StageEnvironmental ImpactSocial ImpactEconomic Impact
  • Land disturbance
  • Mineral Rights Lease
  • Communities
  • Policies
  • Communities
  • Permits
  • Policies
  • Property Tax
  • Access roads
  • Land disturbance
  • Wildlife displacement
  • Emissions
  • Waste disposal
  • Employment
  • Communities
  • Health, safety and well-being
  • Transportation and roads
  • Carbon emissions
  • Waste disposal
  • Energy consumption in smelting
  • Climate change
  • Employment
  • Human Rights
  • Communities
  • Health, safety and well being
  • Ethics and Integrity
  • Policies and standards
  • Operational cost
  • Income tax
  • Land reclamation
  • Loss of jobs
  • Policies and standards
  • Loss of jobs
Table 3. Alcoa’s value addition process [21].
Table 3. Alcoa’s value addition process [21].
ProcessInputsOutputsSustainability Footprint
MiningReserves, water, land, energyMineral, wastewater, disturbed land, emissionsBiodiversity and land impact, local community displacement, local employment, GHG emissions, economic development, health & safety
RefiningMineral, water, energyAlumina, wastewater, emissionsGHG emissions, local procurement & employment, health & safety
End productAlumina, other process minerals, water, energy Aluminum, GHG, NOx & SOx emissions, tailings & residueTailings impact on vegetation, emissions & climate change
Energy consumptionFuel, land, water, infrastructureElectricity, emissions, disturbed landBiodiversity and land impact, local community displacement, emissions & climate change
Table 4. Rio Tinto’s footprint [25].
Table 4. Rio Tinto’s footprint [25].
ProductMining & RefiningProcessing/ProductionEnergy GenerationTransportation
Iron 16 integrated iron ore mines5 iron ore productsN/a4 port terminals
Aluminum 5 bauxite mines, 4 alumina refineries14 aluminum smelters7 hydropower plants2 ports and rail facilities
Copper 5 integrated copper minesN/aN/aN/a
Diamond 2 integrated diamond minesN/aN/aN/a
Other Minerals 6 mining sites for borates, iron ore concentrate, titanium dioxide and UraniumN/aN/aN/a
Other Commercial Operations N/aN/aN/a200 Contracted ships
Table 5. 2019 Material issues.
Table 5. 2019 Material issues.
TopicAlcoa’s Material Issue (Rank in Bracket)Rio Tinto’s Material Issue (Importance for Stakeholder, Importance for Business)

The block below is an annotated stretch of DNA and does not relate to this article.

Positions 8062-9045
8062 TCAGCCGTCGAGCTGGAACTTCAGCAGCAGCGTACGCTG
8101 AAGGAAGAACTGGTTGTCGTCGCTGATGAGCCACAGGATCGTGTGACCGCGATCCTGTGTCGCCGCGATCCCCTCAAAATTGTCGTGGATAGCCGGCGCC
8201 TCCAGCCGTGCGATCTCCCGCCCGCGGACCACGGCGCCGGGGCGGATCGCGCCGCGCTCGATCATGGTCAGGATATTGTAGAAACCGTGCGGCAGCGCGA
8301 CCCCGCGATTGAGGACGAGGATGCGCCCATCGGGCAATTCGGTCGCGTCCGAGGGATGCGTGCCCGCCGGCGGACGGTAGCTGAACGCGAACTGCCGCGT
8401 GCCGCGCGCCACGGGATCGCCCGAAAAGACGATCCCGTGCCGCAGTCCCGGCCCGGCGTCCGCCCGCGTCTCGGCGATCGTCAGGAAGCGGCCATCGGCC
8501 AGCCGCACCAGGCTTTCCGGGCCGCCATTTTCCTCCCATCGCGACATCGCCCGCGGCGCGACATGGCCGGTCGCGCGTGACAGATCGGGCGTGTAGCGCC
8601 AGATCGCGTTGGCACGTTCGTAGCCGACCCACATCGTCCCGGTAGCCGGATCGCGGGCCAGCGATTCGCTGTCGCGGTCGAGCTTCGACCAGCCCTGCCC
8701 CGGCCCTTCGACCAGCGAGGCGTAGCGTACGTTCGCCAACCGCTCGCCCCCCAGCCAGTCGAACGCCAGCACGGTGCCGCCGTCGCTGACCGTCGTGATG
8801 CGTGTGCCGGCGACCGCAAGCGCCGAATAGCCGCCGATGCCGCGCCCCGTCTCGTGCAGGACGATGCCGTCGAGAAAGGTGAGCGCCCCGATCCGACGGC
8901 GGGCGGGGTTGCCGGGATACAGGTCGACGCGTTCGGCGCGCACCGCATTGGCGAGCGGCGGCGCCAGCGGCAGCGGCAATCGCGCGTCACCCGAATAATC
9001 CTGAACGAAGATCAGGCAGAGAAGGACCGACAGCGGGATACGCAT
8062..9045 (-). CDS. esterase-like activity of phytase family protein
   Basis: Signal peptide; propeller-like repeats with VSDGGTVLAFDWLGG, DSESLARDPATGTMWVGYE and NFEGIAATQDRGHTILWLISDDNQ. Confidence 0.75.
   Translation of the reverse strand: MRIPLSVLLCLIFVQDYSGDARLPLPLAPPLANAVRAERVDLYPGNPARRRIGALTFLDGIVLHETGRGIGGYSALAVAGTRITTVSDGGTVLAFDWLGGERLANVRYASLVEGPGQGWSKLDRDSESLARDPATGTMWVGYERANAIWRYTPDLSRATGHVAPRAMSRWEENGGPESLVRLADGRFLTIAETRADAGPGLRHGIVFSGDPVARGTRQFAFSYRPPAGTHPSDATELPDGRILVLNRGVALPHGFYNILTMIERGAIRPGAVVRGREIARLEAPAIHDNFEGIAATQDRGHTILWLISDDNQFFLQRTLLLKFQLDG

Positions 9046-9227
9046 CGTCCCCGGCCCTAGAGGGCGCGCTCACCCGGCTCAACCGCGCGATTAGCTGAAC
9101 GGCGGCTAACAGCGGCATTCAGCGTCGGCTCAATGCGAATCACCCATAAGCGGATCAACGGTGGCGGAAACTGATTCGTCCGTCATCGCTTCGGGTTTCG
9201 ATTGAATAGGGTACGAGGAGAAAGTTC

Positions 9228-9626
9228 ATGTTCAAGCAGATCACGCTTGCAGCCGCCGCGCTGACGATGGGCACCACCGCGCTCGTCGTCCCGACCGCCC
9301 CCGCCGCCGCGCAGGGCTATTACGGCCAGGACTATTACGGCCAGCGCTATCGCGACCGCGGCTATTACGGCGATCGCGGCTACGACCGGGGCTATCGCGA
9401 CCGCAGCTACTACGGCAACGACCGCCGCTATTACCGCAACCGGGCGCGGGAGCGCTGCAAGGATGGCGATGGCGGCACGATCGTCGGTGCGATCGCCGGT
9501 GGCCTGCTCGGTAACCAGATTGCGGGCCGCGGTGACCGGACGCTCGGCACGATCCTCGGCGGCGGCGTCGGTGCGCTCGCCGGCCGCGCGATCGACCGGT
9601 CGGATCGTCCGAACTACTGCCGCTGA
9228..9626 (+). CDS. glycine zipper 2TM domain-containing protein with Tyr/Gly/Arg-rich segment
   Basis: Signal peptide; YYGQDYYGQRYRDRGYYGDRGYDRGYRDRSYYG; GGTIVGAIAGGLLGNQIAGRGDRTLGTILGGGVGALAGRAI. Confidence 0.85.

Corporate governanceRegulatory compliance (1), Ethics, transparency and good governance (6)Governance (High, Low), Transparency (Medium, Low)
SafetyOccupational health and safety (2)Safety (Medium, High)
Stakeholder engagementHuman rights (11), Local commitment with communities (3)Human Rights (Medium, Medium), Communities (High, High), Employee relations (Low, Medium), Health and well-being (Low, Medium), Corporate political behavior (Medium, Low)
Environmental footprintClimate change (4), Air quality and emissions (5), Tailings management (7), Waste management (8), Water stewardship (9), Facilities closure, soil management and rehabilitation (10), Biodiversity (13)Climate Change (High, Medium), Tailings and structures (High, High), Waste and circular management (Low, Medium), Water (Medium, High), Operational Environment (Medium, Low), Biodiversity and ecosystems (Low, Medium)
Financial sustainabilityEconomic performance (12)Cyber Security (Low, Medium)
Table 6. Stakeholders of Rio Tinto, their interests and modes of engagement [45].
Table 6. Stakeholders of Rio Tinto, their interests and modes of engagement [45].
StakeholderAreas of InterestMode of Engagement
  • Safe work environment
  • Diversity and inclusion
  • Wages
  • Career development
  • Integrity
  • Practices and standards
  • Human rights
  • Policies and standards
  • Contract negotiations
  • Performance feedback, engagement surveys
  • Training and development
  • Townhall meetings
  • Employee communications
Host Communities
  • Land access
  • Indigenous peoples’ rights, cultural heritage
  • Employment opportunities
  • Community investment
  • Direct and indirect contributions
  • Environmental impacts
  • Access to water
  • Policies and standards
  • Communities and social performance guidance, publications
  • Community meetings, personal communications
  • Socio-economic programs, site visits, surveys
  • Negotiated agreements
  • Complaints and grievance mechanisms, whistleblowing program
Governments and regulators
  • Taxes and royalties
  • Employment and procurement
  • Regulations, permits and licenses
  • Legislation
  • Closure
  • Periodic reports and disclosures
  • Meetings and communications
  • Regulatory filings
  • Payment of taxes
  • Business conformance audits
  • Site tours
  • Financial and operating performance
  • Reserves and resources
  • Mergers, acquisitions and divestments
  • Sustainability disclosures
  • Governance
  • Climate change and political risk
  • Periodic reports, general meetings
  • Market announcements
  • Site tours
  • Investor seminars
  • Sustainability reports
  • Meetings and communications
  • Benchmarking
Customers & suppliers
  • Procurement opportunities
  • Responsible sourcing
  • Reliability and quality
  • Pricing and contracts
  • Research and development
  • Contract negotiations
  • Contractor safety programs, continuous improvement
  • Local content agreements
  • Site visits
  • Meetings and communications
NGOs, special interest groups, civil society
  • Safety, health and environment
  • Human rights
  • Indigenous peoples’ rights
  • Community relations
  • Responsible sourcing
  • Integrity and transparency
  • Partnerships
  • Periodic sustainability reports
  • Meetings and communications
  • Civil society roundtables
  • Conferences, working groups
  • Partnerships and memberships
  • Multi-stakeholder initiatives
Peers and industry associations
  • Technology and innovation
  • Sharing lessons learned
  • Regulatory and policy trends
  • Industry reputation
  • Memberships
  • Meetings and communications
  • Industry forums, conferences, working groups
  • Transparency, disclosures
  • Information sharing
  • Press release
  • Meetings and interviews

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Shrivastava, P.; Vidhi, R. Pathway to Sustainability in the Mining Industry: A Case Study of Alcoa and Rio Tinto. Resources 2020, 9, 70.